Of Montreal’s Skeletal Lamping

There have been a lot of comparisons as of late between Of Montreal and Prince.
It is apt, though. Both artists (if one considers Of Montreal in the studio to be solely lead singer/guitarist Kevin Barnes) record their albums in their studios with their libido making a nasty mess all over the songs and lyrics.
This may seem like a strange and, frankly, a vulgar description, but it is not unwarranted for Of Montreal’s new album, Skeletal Lamping. Just check out the lyrics to “St. Exquisite’s Confessions”:
“Maybe I’ll blow you/Whatever kind of kisses you want/Because you’ve got so much in common/With my big c**k creator.”
Need I say any more? These lyrics pretty much sum up the direction of the record.
If Skeletal Lamping was going to be compared to any Prince album, it would probably have to be his 1981 album, Controversy. That was the album that found Prince taking what he had learned on his previous album, 1980s breakthrough Dirty Mind (much like Of Montreal’s 2007 album Hissing Fauna, Are You the Destroyer?), and pushing it further and freakier. Seeing a pattern?
That’s not a bad thing either. Musically, this album is just as creative as Barnes has ever been, transitioning from thrash to funk to psychedelia to electronica, often at the drop of a hat. His singing is also at an all-time best. With his new “character,” Georgie Fruit (a former black funk singer who has undergone multiple sex changes), Barnes has found a good use for his falsetto. It shines through on cuts such as “For Our Elegant Caste,” where he builds harmonies over his own falsetto. It works well.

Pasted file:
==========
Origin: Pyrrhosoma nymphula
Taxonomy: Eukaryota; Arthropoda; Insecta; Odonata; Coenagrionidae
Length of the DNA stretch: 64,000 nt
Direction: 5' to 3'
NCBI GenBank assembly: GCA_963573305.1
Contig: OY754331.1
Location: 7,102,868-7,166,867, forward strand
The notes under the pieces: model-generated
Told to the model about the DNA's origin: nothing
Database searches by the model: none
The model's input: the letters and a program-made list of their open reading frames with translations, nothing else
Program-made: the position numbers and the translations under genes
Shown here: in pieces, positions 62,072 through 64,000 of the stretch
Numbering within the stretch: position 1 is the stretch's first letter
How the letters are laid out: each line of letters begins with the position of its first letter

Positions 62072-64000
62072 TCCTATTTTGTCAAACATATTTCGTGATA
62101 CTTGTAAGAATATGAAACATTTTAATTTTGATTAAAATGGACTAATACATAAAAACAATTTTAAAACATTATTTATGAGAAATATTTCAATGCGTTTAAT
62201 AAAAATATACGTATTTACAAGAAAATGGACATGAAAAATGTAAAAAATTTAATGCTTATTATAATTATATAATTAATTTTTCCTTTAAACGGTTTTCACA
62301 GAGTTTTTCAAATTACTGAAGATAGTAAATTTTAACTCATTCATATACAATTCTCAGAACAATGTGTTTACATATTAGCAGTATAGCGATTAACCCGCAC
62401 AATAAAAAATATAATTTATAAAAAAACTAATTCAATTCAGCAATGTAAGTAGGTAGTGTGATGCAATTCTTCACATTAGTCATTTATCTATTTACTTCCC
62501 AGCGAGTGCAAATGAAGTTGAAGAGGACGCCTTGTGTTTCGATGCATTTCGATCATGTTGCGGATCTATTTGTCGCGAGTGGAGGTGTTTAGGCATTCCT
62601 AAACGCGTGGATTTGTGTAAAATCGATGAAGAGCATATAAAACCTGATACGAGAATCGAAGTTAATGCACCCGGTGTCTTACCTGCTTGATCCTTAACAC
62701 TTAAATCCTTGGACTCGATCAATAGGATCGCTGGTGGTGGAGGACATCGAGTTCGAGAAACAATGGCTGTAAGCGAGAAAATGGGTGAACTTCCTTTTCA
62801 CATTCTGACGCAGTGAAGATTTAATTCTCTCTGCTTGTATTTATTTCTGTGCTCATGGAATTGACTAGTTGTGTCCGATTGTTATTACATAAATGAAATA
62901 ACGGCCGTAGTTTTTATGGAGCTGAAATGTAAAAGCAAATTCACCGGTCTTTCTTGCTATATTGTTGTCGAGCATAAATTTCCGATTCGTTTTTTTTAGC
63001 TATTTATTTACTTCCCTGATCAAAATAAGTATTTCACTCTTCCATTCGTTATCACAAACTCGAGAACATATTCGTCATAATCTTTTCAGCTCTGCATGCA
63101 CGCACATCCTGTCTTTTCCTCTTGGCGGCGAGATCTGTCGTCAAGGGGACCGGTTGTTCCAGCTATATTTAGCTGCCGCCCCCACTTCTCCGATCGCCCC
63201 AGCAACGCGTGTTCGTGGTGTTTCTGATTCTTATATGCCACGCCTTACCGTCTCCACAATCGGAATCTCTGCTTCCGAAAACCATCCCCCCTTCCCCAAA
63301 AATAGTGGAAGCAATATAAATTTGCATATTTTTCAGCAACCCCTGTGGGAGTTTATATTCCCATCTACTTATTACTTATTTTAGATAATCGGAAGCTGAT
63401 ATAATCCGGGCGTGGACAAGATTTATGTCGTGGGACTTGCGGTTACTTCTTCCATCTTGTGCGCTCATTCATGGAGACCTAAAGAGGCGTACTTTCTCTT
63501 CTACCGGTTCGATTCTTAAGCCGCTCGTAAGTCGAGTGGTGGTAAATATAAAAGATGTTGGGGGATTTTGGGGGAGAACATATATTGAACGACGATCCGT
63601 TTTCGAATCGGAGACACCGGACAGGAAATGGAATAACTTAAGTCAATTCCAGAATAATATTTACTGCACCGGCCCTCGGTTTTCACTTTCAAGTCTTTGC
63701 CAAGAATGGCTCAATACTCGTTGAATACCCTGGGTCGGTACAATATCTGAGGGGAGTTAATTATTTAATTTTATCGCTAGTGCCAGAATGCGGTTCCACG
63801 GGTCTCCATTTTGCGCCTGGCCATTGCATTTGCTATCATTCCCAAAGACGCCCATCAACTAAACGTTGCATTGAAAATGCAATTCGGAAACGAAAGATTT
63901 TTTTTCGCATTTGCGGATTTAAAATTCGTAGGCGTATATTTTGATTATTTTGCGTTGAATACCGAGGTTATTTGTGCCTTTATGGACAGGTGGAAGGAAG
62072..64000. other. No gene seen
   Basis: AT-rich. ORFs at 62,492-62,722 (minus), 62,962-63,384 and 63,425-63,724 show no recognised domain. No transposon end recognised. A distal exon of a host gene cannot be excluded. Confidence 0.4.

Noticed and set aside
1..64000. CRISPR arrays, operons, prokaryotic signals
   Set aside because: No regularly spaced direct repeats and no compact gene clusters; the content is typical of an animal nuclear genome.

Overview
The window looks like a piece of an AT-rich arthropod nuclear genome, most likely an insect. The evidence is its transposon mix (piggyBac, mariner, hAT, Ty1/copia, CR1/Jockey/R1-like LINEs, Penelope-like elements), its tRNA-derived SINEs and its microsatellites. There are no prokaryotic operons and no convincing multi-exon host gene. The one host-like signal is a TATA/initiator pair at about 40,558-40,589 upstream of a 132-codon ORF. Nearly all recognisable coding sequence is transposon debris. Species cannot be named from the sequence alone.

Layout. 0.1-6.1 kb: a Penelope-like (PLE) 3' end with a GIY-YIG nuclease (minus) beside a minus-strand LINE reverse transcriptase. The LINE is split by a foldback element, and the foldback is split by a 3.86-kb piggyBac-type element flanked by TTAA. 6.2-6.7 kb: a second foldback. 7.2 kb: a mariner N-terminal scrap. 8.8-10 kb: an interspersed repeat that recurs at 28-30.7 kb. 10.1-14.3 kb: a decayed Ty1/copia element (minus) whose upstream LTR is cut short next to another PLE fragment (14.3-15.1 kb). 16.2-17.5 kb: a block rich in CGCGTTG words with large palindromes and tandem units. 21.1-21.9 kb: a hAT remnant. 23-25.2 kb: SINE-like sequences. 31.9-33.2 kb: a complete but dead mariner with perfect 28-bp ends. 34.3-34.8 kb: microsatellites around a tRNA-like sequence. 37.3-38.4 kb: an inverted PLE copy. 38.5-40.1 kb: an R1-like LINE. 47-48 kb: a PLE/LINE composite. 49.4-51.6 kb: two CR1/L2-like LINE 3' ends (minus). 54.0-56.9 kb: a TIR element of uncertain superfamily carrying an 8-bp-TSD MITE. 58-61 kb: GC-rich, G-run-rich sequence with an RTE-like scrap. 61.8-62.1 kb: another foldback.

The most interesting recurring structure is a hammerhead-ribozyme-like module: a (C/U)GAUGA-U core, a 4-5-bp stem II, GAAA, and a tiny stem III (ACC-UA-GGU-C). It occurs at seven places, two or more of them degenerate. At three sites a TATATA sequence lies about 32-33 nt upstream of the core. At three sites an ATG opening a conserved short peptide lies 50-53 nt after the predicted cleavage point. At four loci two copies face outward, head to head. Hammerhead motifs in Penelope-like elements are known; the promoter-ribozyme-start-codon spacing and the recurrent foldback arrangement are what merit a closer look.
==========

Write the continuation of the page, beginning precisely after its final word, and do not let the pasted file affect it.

There is certainly a lot going on, but it is fairly easy to put this record on to just dance (with the exception of the painful “Touched Something’s Hollow,” which serves as a nice reprieve from the otherwise high octane music).
It’s a record that works on a complex level (multiple listens reward listeners) and a simple one as well. And to have something complex come off simple, that’s quite a feat.
The price scale: To rate albums, I will be more or less rating them by price. Since a fair price at a place such as Best Buy for a CD is around $12.99, Of Montreal’s Skeletal Lamping, I say, stands at a value of:

Leave a Reply